Greg Smith’s NY Times Op-Ed Cost Goldman Sachs $2.2 Billion for Shareholders

Christine Harper reports on Bloomberg:

Goldman Sachs Group Inc. saw $2.15 billion of its market value wiped out after an employee assailed Chief Executive Officer Lloyd C. Blankfein’s management and the firm’s treatment of clients, sparking debate across Wall Street.

The shares dropped 3.4 percent in New York trading yesterday, the third-biggest decline in the 81-company Standard & Poor’s 500 Financials Index, after London-based Greg Smith made the accusations in a New York Times op-ed piece.

Smith, who also wrote that he was quitting after 12 years at the company, blamed Blankfein, 57, and President Gary D. Cohn, 51, for a “decline in the firm’s moral fiber.” They responded in a memo to current and former employees, saying that Smith’s assertions don’t reflect the firm’s values, culture or “how the vast majority of people at Goldman Sachs think about the firm and the work it does on behalf of our clients.”

Former Federal Reserve Chairman Paul Volcker, 84, whose “Volcker rule” would limit banks like New York-based Goldman Sachs from making bets with their own money, called Smith’s article “a radical, strong” piece. “I’m afraid it’s a business that leads to a lot of conflicts of interest,” Volcker said at a conference in Washington sponsored by the Atlantic magazine …

Read More: Bloomberg

19 Comments on "Greg Smith’s NY Times Op-Ed Cost Goldman Sachs $2.2 Billion for Shareholders"

  1. Finance capitalism is a delusion.

    • Disinfo_censors_dissent | Mar 15, 2012 at 10:39 pm |

       Marxist economics are a delusion.

      is no major premise, doctrine, or tool of analysis in economics today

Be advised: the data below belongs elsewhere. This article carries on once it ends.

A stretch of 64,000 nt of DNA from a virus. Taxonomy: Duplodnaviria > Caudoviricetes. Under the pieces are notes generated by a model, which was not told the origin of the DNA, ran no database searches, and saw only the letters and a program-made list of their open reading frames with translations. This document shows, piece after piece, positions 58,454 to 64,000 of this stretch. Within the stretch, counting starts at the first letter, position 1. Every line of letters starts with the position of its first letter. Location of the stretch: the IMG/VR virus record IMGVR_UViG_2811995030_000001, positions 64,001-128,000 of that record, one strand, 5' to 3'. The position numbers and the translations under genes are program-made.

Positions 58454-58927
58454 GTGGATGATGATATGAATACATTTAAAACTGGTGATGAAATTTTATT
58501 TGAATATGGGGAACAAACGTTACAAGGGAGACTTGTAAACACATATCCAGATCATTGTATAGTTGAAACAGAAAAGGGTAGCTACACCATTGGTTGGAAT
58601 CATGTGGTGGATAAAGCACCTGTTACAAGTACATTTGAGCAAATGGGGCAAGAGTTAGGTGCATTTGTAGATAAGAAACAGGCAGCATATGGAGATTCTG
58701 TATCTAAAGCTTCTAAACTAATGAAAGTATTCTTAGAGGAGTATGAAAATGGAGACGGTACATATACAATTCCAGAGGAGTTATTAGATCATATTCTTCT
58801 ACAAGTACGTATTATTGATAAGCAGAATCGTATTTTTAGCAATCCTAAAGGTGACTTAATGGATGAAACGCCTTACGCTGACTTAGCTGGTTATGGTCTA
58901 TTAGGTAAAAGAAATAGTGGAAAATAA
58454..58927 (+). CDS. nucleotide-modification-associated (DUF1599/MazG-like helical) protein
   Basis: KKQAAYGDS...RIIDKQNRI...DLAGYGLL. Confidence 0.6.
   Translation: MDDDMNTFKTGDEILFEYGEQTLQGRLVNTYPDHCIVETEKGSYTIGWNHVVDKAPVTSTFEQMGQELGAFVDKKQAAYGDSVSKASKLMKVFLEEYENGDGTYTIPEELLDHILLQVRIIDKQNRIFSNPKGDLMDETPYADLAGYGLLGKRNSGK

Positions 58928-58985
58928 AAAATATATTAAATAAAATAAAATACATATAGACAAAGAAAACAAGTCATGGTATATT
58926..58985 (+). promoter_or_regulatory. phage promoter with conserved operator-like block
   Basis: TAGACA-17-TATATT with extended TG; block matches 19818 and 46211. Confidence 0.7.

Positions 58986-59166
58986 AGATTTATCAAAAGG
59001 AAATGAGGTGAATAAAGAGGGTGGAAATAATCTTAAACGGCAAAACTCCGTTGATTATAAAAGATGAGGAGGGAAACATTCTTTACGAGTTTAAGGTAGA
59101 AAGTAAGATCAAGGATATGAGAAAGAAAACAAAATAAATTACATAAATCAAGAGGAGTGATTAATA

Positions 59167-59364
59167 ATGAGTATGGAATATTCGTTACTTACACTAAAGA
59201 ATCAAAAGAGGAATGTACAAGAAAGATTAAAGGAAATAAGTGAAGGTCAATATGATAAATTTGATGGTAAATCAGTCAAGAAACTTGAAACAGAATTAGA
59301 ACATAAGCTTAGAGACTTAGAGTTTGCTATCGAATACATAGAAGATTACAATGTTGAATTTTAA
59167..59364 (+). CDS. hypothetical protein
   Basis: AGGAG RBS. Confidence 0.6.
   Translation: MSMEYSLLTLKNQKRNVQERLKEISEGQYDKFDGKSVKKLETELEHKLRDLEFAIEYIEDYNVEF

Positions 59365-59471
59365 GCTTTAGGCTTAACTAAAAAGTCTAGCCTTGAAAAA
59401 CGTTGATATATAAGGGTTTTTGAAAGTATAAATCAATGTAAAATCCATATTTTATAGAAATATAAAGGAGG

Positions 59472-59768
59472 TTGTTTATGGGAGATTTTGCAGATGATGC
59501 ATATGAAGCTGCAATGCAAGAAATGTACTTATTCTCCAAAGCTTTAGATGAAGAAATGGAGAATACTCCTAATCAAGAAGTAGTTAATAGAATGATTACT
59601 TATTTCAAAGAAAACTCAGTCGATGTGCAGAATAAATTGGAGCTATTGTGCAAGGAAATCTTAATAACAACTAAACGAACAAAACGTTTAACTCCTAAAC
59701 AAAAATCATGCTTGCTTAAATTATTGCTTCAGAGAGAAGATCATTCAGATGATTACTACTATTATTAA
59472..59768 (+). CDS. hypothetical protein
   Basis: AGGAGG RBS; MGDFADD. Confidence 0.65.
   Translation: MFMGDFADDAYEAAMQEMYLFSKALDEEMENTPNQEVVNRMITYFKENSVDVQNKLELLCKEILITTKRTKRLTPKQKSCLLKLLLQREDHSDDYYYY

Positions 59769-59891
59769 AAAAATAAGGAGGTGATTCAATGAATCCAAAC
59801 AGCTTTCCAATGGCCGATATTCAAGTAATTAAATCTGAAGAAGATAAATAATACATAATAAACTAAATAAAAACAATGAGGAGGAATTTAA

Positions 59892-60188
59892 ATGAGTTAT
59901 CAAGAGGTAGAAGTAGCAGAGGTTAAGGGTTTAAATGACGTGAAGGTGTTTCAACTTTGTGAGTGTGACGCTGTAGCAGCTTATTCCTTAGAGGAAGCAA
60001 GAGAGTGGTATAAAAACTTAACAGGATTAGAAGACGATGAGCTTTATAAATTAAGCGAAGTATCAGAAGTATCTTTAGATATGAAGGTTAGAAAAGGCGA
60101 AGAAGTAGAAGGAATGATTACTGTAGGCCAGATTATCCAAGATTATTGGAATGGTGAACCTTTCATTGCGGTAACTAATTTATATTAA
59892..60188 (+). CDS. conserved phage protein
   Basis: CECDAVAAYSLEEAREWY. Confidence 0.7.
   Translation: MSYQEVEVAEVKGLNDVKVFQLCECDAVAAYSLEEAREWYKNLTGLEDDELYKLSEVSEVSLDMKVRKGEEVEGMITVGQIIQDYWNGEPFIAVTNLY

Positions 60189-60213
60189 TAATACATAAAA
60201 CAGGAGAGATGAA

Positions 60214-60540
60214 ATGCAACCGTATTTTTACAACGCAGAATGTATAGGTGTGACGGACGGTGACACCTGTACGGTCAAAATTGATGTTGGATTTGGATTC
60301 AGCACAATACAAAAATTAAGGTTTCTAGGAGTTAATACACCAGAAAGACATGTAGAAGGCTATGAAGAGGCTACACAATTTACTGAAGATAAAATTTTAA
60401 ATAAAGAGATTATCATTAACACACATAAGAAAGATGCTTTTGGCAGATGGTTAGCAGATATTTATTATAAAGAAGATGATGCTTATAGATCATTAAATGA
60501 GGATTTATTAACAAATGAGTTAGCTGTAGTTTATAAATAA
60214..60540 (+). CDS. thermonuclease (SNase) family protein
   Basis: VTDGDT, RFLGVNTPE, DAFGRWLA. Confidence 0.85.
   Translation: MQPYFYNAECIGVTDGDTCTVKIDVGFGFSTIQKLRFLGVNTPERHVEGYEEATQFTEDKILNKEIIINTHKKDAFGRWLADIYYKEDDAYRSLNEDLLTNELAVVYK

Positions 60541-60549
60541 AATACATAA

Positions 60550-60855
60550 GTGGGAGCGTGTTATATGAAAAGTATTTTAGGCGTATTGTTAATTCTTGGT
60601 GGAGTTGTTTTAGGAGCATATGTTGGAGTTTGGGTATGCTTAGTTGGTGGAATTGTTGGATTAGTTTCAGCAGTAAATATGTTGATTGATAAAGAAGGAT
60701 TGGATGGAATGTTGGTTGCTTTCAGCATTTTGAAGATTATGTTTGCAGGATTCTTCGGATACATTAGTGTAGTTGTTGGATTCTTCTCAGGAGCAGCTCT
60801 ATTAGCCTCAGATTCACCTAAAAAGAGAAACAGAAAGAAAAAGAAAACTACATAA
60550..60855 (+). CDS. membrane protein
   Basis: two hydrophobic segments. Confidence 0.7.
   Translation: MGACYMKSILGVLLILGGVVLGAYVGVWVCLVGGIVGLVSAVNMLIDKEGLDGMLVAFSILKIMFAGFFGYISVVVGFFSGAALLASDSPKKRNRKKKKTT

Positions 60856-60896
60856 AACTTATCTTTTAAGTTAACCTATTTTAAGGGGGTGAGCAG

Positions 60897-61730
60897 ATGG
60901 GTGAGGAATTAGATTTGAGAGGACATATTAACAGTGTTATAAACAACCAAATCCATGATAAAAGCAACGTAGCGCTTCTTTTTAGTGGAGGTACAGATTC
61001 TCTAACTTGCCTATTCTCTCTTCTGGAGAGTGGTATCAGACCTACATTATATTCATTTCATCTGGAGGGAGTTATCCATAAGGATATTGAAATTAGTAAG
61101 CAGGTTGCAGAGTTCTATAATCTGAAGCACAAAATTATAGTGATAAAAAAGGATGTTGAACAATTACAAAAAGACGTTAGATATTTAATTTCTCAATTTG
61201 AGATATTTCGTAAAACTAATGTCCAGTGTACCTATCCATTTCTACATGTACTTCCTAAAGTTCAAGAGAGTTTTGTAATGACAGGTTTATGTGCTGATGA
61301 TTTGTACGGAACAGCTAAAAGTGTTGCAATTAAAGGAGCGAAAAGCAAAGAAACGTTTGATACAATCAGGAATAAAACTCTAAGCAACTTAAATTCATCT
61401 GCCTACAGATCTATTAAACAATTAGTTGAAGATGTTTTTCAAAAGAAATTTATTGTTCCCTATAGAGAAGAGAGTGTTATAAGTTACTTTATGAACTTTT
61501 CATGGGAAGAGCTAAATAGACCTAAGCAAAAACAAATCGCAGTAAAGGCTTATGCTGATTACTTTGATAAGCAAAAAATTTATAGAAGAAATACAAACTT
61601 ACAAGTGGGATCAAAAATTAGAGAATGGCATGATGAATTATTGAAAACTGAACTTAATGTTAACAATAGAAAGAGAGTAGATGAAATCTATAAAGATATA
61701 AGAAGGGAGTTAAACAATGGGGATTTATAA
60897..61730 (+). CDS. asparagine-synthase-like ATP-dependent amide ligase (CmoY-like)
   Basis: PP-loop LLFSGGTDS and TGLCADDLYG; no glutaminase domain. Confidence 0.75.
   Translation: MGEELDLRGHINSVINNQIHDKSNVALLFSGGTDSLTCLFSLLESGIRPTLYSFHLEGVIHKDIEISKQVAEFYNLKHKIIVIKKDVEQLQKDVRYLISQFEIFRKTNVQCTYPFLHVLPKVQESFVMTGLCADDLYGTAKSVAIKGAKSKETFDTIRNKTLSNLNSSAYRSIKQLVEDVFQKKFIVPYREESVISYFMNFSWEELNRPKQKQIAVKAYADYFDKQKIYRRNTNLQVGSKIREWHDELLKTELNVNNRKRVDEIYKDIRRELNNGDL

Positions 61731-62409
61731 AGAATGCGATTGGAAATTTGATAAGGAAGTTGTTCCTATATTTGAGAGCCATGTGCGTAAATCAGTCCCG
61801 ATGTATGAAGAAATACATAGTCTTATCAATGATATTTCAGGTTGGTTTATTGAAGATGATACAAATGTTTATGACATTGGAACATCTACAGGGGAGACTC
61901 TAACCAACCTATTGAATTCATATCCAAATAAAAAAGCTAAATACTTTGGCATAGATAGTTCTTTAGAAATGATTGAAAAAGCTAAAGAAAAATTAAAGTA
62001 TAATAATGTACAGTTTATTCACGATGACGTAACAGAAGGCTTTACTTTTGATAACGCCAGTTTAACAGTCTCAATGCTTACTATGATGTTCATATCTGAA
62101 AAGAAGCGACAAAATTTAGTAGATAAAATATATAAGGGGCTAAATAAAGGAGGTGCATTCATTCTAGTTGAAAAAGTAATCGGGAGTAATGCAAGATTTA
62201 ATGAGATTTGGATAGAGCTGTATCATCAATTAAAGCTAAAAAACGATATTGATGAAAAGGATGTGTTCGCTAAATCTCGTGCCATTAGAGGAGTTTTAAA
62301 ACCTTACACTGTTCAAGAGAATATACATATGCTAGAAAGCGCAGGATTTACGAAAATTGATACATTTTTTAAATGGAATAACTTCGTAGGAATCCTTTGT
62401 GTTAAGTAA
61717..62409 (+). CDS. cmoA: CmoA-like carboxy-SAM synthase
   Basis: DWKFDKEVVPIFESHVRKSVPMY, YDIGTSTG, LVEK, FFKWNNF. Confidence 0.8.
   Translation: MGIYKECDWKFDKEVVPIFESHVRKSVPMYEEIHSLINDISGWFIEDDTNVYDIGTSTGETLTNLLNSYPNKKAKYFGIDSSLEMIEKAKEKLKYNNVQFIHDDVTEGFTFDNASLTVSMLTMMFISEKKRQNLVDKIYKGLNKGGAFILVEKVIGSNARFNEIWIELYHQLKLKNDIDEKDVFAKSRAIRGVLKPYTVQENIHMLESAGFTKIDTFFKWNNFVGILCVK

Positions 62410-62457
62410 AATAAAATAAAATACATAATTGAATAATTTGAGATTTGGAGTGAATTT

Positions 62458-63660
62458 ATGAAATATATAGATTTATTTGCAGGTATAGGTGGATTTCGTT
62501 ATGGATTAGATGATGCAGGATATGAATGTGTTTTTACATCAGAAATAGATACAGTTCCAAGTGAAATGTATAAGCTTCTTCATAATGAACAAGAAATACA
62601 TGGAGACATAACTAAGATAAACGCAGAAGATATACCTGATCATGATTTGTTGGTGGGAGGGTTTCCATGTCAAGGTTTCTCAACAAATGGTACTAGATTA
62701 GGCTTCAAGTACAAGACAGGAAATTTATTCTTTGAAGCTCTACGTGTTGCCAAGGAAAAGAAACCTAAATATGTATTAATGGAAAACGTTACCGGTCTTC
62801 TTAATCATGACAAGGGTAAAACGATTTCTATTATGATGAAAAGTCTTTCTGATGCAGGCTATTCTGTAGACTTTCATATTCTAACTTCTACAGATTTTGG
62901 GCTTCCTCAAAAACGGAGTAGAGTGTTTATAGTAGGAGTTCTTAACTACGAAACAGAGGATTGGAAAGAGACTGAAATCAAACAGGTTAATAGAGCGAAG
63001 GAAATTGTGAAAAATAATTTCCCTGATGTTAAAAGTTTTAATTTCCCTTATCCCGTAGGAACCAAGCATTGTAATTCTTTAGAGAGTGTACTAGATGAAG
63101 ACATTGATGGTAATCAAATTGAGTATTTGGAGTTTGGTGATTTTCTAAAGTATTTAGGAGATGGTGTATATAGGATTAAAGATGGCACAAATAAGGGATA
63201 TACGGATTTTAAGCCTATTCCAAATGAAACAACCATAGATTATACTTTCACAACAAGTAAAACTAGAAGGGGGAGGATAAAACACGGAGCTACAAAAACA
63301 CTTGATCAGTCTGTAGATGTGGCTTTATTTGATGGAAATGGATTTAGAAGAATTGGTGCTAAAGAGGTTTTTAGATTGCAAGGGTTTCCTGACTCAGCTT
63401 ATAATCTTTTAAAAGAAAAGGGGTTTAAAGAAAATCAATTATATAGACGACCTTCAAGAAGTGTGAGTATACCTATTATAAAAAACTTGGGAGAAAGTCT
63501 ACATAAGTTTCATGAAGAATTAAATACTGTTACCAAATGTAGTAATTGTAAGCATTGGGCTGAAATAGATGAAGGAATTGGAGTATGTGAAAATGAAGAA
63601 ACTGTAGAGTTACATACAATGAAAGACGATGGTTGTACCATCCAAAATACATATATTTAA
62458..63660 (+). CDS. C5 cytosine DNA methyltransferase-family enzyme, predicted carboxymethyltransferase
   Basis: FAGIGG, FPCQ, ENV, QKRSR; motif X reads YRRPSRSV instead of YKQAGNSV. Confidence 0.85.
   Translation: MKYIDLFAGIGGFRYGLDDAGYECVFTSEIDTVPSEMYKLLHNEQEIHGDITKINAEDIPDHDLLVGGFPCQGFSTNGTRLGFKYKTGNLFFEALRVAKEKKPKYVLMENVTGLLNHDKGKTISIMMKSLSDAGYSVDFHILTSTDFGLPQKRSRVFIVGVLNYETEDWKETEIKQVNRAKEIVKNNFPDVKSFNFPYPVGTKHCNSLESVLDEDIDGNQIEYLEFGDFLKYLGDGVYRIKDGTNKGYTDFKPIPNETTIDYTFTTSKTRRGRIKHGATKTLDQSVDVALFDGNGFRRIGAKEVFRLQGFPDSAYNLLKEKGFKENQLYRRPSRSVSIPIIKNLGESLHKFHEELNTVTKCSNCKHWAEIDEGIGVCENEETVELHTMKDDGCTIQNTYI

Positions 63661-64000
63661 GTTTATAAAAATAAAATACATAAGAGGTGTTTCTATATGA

that derived from the writings of Karl Marx.” ~~ Thomas Sowell, On
      Classical Economics, Yale University Press 2006, p. 186

      • And saying that nothing in modern economics comes from Marx is supposed to make Marx look bad?

      • I was wondering what ever happened to the Thomas Sowell quoting guy. 

      • Harryheck | Mar 16, 2012 at 4:41 am |

        so, based on your insistence that “thomas sowell” is correct: just because those theorists who adhere to (and possess as their “own”) the reified reality–manufactured to reflect the imperatives of the “commodity form”–reject marx’s insight and criticism as legitimate, then they must “be right” in their assessment of both their treatment of marxism and their exultation of the capitalist order?

    • Harryheck | Mar 16, 2012 at 4:56 am |

       you’re close in your assessment; finance capital is a human-constructed illusion that we’ve allowed to dictate our lives.  in other words, finance capital (and capitalism proper) is a human creation, but human beings have forgotten that we’ve created it.  instead of using our creation as we see fit, we conform (objectification through a continuous process of reification) to the imperatives dictated by capitalism and finance capital.  rather than direct our own existence (and species), we let our creation run amok.  the object that we’ve created has become the subjective force of reality, thereby forcing the role of the “object” on human beings.  we are used, instead of using what we’ve manufactured.

      comprehending this is essential to see past the veil of reification.  thus, the problems and structural antagonisms no longer appear out of human control.  things such as “the stock market,” “government debt,” “personal debt,” “student loans,” etc. lose their meaning (that we’ve attributed) as “eternal” and “natural.”  anything is possible, but first we must realize the full implications and power (the potential) that lies within human activity.  we must realize that the “second nature” created by the commodity form and capitalism is nothing more than “bullshit.”  we must comprehend and accept one basic premise: human beings are the makers of history.  there is no reason to inhibit human development and to limit to future potential of our species because of “debt” or “wages.”  we have the potential (limited by the interests of “profit”; restricted by the demand to keep prices high) to enhance and improve technology, to develop a fuller automatized process of production so that (1) human needs are easier to satisfy and (2) the amount of necessary labor be reduced.  the only reason why the 40 hour work week exists is to increase the amount tasks fulfilled and products created/sold.  it has nothing to do with the worker and has everything to do with the capitalist: working to satisfy the basic needs of society doesn’t leave room for profit.